The Zondervan Pictorial Encyclopedia of the Bible, Vol. 3, has this to say concerning the Ascents of James: 

“A document mentioned in connection with the Ebionites by Epiphanius [Pan. 30.16], who says it presented James as speaking against the Temple, sacrifice, and the altar fire. It was also violently hostile to Paul.” 

In Isaiah 56 God Himself calls the Temple: My House of PRAYER. God did not only regard His House a place of PRAYER and not a place of BUTCHERY - but He wanted ALL NATIONS and EUNUCHS to take part in His place of PRAYER. The Jews who based their religion on the falsified Torah of Moses regarded Gentiles as DOGS. They could not allow these “dogs” to come and worship God in the HOUSE OF PRAYER. They even banned the lame and blind from the Temple - as did also the tyrant David. Jesus however, welcomed the lame and the blind to the Temple, just as soon as he took control of it. The Pharisees also banned all eunuchs from entering the Temple. They were based on the lying text of Deuteronomy which says that anyone castrated may never be accepted into God’s community. That the text is false is evident from the fact that God loved Daniel and called him “beloved” although Daniel was castrated and therefore a eunuch. We also know from the writings of the Church Fathers that not only James but also other Apostles and the entire Ebionite Movement adhered to vegetarianism and abstained from wine.Church Father St. Chrysostom wrote:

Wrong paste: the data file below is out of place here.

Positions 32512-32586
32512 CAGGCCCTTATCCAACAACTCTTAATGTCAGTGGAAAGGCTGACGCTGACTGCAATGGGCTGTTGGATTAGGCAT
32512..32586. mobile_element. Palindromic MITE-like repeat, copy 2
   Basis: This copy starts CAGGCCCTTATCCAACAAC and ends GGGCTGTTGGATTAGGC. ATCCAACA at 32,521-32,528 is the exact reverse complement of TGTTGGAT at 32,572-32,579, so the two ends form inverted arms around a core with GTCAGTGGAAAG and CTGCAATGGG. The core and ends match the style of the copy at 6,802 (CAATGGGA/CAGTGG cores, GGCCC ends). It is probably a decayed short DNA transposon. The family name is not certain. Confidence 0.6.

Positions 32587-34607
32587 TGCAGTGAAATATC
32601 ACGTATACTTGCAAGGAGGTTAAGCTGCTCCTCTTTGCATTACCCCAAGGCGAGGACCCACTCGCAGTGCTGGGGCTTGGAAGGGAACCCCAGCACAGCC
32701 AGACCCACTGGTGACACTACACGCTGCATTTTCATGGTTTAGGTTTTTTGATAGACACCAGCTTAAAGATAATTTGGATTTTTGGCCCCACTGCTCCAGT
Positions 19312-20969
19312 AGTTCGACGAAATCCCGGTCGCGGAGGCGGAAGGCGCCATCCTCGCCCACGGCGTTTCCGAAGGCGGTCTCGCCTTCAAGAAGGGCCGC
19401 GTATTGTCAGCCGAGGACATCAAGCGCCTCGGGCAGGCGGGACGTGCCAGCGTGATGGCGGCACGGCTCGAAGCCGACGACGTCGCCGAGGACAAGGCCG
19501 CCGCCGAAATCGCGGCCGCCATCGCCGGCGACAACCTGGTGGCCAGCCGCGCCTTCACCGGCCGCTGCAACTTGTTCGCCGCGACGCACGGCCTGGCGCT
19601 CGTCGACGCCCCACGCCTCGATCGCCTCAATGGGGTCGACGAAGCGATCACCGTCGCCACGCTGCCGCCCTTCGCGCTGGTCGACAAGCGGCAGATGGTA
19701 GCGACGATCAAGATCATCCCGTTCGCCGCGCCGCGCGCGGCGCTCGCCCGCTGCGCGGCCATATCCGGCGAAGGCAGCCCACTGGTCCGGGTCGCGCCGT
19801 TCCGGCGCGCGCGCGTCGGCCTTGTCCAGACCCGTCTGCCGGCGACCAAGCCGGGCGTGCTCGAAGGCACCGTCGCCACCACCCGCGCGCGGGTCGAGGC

“The apostle Matthew lived upon seeds, grains, nuts and vegetables, without the use of flesh” [Williams, Ethics of Diet]. 

Church Father Clement of Alexandria wrote: 

“Matthew, the apostle, lived upon seeds and hard shelled fruits and other vegetables without touching flesh” [Clement of Alexandria, The Tutor, translated by Wilson]. 

Dr. Larson points to an early Christian document which depicts Apostle Judas Thomas as abstaining from eating of flesh and drinking of wine [The Religion of Occident]. From the Acts of Thomas we learn that this Apostle was also vegetarian and that he served only vegetarian food to those who came to hear his words. Apostle Peter was also vegetarian - a fact evident from several sources. In Acts 10:11-16 and 11:5-10 we read that Peter refused to kill any animal for food which he saw in a vision - even though a voice from heaven urged him to do so. To many this however does not prove that he was vegetarian. Some argue that Peter refused to kill these animals because they were “unclean” according to the Mosaic law. But the text says that in the four-cornered sheet there were: